When she started her campaign for governor of Wisconsin, former Lt. Gov. Rebecca Kleefisch, a Republican, acknowledged that President Biden had been legitimately elected.
But she will still not entertain the false notion that the election can somehow be overturned, a fantasy that has taken hold among many of the state’s Republicans, egged on by one of her opponents, Tim Ramthun.
And for that, she is taking grief from voters in the closing days before Tuesday’s primary.
At a campaign stop here last week, one voter, Donette Erdmann, pressed Ms. Kleefisch on her endorsement from former Vice President Mike Pence, whom many of Mr. Trump’s most devoted supporters blame for not blocking the counting of electoral votes on Jan. 6, 2021. “I was wondering if you’re going to resort to a RINO agenda or an awesome agenda,” Ms. Erdmann said, using a right-wing pejorative for disloyal Republicans.
Ms. Kleefisch’s startled answer — “don’t make your mind up based on what somebody else is doing,” she warned, defending her “awesome agenda” — was not enough.
“I’m going to go with Tim Ramthun,” Ms. Erdmann said afterward.
Ms. Kleefisch’s predicament illustrates how Mr. Trump’s supporters have turned fury over his 2020 election loss and the misguided belief that its results can be nullified into central campaign issues in the Republican primary for governor in Wisconsin, a battleground state won by razor-thin margins in the last two presidential elections. G.O.P. candidates have been left choosing whether to tell voters they are wrong or to engage in the fiction that something can be done to reverse Mr. Trump’s defeat.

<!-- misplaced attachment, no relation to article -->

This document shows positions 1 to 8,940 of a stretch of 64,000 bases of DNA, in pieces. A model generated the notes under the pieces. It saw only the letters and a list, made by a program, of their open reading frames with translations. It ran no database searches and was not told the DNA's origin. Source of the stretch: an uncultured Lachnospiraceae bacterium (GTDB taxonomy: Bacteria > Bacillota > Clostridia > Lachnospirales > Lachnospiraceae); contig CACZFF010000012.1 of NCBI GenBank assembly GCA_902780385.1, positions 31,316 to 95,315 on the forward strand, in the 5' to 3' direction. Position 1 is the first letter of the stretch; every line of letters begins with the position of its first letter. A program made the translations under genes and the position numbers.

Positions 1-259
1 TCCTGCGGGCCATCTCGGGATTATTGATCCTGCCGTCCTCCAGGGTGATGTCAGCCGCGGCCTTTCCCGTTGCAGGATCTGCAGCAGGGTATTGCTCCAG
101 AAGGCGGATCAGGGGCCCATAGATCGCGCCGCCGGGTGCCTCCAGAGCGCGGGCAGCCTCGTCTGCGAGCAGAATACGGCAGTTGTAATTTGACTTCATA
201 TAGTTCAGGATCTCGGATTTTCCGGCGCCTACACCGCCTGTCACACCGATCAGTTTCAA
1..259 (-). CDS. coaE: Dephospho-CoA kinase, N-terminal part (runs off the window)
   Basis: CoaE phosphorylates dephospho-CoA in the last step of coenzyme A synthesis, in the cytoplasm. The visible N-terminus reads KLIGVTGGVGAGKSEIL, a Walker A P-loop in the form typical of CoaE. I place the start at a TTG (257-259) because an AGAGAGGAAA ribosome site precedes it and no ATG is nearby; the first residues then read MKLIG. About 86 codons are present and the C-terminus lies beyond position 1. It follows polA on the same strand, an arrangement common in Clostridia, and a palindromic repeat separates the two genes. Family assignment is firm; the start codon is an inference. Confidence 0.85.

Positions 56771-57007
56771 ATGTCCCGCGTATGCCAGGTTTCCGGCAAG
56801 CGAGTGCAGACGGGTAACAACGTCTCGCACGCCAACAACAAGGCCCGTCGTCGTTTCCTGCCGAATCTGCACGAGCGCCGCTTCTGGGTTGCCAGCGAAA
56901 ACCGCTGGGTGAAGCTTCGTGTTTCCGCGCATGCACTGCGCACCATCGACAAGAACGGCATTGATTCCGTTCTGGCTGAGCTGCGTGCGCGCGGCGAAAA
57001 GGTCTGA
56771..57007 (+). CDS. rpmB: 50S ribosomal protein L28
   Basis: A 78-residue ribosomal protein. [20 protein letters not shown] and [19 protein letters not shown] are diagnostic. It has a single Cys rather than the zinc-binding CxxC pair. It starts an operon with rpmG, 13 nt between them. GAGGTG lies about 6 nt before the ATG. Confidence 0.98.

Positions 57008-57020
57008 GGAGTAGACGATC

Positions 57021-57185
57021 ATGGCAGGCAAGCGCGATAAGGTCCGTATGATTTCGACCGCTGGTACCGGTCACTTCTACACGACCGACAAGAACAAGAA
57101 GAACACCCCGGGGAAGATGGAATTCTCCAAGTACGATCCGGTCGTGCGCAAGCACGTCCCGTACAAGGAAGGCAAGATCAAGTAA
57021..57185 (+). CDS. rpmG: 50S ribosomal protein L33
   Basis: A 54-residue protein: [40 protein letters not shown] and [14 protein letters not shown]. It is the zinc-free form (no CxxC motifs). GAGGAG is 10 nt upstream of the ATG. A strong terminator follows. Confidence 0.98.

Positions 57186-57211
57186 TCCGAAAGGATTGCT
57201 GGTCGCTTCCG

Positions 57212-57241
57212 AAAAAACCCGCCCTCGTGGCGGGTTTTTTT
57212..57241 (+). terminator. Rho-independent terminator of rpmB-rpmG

Dozens of Republican voters and activists interviewed across the state in the last week said they wanted to see lawmakers decertify the state’s election results and claw back its 10 electoral votes, something that cannot legally be done. Nearly all of them pointed to a July decision from the conservative-leaning Wisconsin Supreme Court, which ruled that drop boxes used to collect ballots during the pandemic were illegal under state law, as evidence that hundreds of thousands of 2020 votes should be thrown out.
“Everybody that I’ve talked to voted for Trump,” said Cyndy Deeg, a food industry worker from Larsen, Wis. “He should be reinstated and resume the position, because he never surrendered it.”
There is no mechanism in Wisconsin law or federal law for a state to retract electoral votes or undo presidential election results two years after the contest, a fact Ms. Kleefisch finds herself explaining to voters, reporters and audiences of televised debates.